Frank Polansky, M.D.

Dr. Polansky’s Communication With Patients

Real texts, anonymous patient names

Initial Appointment Questions

When you call to schedule your consultation, Erica will ask you a short series of questions regarding your reproductive history.

  • Your name
  • Your date of birth
  • Your height
  • Your weight
  • Do you know which treatment you plan to have?
  • How many times have you been pregnant?
  • For each of your pregnancies, what was the conception date? (month and year)
  • What was the outcome?
  • Were the pregnancies with your current partner?
  • If known, what is the cause of your infertility?
  • What is your average cycle length? (number of days between onsets of your periods)
  • Are you currently taking any medications? If yes, which ones?
  • Are you allergic to any medications? If yes, which ones?
  • Your partner’s name (if applicable)
  • Your partner’s date of birth (if applicable)
  • What is the length of your relationship with your current partner? (years and months)
  • When was the last time either of you used any contraception?
  • Is the male partner currently taking any medications? If yes, which ones?
  • Is the male partner allergic to any medications? If yes, which ones?
  • What is the total number of pregnancies the male partner has ever caused?
  • Has the male partner ever caused a pregnancy without the ICSI (Intracytoplasmic Sperm Injection) procedure?
  • Has the male partner had a vasectomy or vasectomy reversal?
  • If available, for each Semen Analysis, please give the date (day, month, and year), volume, concentration (sperm count), percentage of motile sperm, and percentage of morphologically normal sperm.
  • Have you ever had any treatment for, or problems with, your lungs, heart, blood and blood vessels, breasts, digestive system, genito-urinary system, thyroid disease, diabetes, or neurological disorder? (female partner only)
  • For each X-ray of your uterus and Fallopian tubes (hysterosalpingogram), laparoscopy, hysteroscopy, or laparotomy, please give the procedure date (day, month, and year) and the findings.
  • If available, for each FSH, LH, estradiol (estrogen, E2), and AMH (Anti-Mullerian Hormone) test you have had, please give the date of the test (day, month, and year) and the result.
  • Have you done any intrauterine inseminations (IUI)? If yes, how many?
  • Have you had ovarian stimulation with injectable medications?
  • For each IVF treatment you have had, please provide the following information if available: Date (month and year), the dose of medications to stimulate your ovaries, your highest estrogen level, number of ovarian follicles that developed, number of eggs retrieved, whether ICSI was done, number of embryos available, number of embryos transferred, number of embryos frozen, and the treatment outcome.
  • Have you ever smoked cigarettes? If yes, how many cigarettes a day during the last three months? (Please remember that you must not smoke during your treatment.)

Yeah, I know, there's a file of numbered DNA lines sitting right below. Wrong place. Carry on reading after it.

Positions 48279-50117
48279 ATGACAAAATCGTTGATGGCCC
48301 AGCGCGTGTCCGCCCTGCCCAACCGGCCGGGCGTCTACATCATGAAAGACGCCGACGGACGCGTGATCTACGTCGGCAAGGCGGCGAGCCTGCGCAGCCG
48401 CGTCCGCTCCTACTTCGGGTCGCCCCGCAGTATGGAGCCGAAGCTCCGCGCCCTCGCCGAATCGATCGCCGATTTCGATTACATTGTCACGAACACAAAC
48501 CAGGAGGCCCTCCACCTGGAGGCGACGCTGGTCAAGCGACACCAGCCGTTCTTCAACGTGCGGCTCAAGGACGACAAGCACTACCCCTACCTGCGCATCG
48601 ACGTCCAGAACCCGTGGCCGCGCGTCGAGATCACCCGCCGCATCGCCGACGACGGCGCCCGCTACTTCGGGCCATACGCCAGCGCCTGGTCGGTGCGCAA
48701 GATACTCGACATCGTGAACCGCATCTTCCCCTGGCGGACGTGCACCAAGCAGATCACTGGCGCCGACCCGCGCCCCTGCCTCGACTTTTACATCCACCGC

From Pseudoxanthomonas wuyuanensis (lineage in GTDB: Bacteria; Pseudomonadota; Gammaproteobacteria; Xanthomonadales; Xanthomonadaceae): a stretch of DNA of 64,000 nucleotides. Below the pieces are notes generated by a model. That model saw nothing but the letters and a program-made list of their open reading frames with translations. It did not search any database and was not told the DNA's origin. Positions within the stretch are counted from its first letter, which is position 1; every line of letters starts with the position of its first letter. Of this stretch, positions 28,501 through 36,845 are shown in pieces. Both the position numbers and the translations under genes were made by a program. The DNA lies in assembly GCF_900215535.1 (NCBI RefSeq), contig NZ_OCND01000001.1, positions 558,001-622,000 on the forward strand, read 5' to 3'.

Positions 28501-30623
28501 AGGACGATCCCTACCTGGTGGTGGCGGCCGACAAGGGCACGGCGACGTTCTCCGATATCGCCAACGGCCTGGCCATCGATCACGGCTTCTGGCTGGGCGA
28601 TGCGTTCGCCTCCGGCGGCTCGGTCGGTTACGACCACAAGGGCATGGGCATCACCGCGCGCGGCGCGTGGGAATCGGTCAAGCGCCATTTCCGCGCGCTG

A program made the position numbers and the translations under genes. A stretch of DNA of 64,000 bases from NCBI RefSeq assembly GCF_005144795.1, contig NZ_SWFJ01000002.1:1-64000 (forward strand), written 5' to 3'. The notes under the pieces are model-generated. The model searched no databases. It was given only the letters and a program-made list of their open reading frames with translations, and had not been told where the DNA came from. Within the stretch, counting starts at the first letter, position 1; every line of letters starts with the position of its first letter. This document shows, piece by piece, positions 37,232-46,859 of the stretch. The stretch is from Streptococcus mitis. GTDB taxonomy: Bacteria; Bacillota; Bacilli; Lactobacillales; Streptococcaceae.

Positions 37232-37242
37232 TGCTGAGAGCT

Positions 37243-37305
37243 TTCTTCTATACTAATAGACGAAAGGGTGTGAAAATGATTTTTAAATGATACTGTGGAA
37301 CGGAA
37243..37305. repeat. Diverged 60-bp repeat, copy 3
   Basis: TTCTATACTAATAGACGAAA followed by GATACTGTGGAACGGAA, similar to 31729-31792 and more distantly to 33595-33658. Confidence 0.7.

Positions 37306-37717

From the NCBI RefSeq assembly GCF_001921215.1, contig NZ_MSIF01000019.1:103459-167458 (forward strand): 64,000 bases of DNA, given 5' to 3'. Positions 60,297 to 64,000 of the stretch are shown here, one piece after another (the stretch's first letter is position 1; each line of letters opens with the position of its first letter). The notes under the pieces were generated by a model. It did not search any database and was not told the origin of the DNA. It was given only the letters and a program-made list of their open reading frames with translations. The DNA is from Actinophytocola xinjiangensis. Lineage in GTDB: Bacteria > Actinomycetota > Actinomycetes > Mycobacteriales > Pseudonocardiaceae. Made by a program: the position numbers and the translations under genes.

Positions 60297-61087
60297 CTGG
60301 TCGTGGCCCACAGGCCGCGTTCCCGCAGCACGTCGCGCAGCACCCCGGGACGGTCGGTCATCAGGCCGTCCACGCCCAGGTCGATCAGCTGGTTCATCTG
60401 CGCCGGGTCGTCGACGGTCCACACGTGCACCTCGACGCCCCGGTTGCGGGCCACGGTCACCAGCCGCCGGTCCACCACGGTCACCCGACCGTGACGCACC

This is Erica

She will be providing you with exceptional support throughout your treatment journey at Bay IVF.

Listen to a typical conversation between Erica and a new patient.

Patients’ Thank You Cards

Your Initial Visit at Bay IVF

Attending a new patient appointment at a fertility clinic can be stressful. Our primary objective is to ensure that your initial visit is friendly and relaxing. We encourage you to ask questions at every step of the process.

1 — When You Arrive

You will be welcomed by one of the clinic receptionists. One of our nurses will measure your height and weight and take your blood pressure

2 — Meet Your Doctor

Dr. Polansky will ask you a series of clarifying questions and then provide you with a summary of the factors contributing to your infertility

4 — Exam Room

One of the nurses will escort you to an examination room. Your examination will begin with listening to your lungs and heart

3 — Ask Your Questions

You will then have a discussion with him about the most suitable reproductive treatment(s) for you. During this time, you will have the opportunity to ask any questions you may have

5 — Ultrasound of the Ovaries

The next step is a pelvic ultrasound to examine the uterus and ovaries. This ultrasound will help determine the number of antral follicles present within the ovaries

6 — Financial Part

Following that, you will have a discussion with one of the financial advisors regarding the financial aspects of your treatment, including potential treatment financing options

8 — Support 24/7

If you have any questions after leaving the clinic, please feel free to reach out to us via phone call, text, or email. Open and discreet communication is an integral part of the care we provide at Bay IVF

7 — What About Time?

Your entire visit is expected to last approximately one hour

Schedule Your Initial Consultation With Dr. Polansky

Online or In-Person

You can also complete the form below to request your initial consultation

    Next Step: One of our coordinators will call you for information about your reproductive history. See the questions they will ask on Our First Phone Call

    Still Have Questions?

    We know this is a big decision. It is important for us that you feel really comfortable.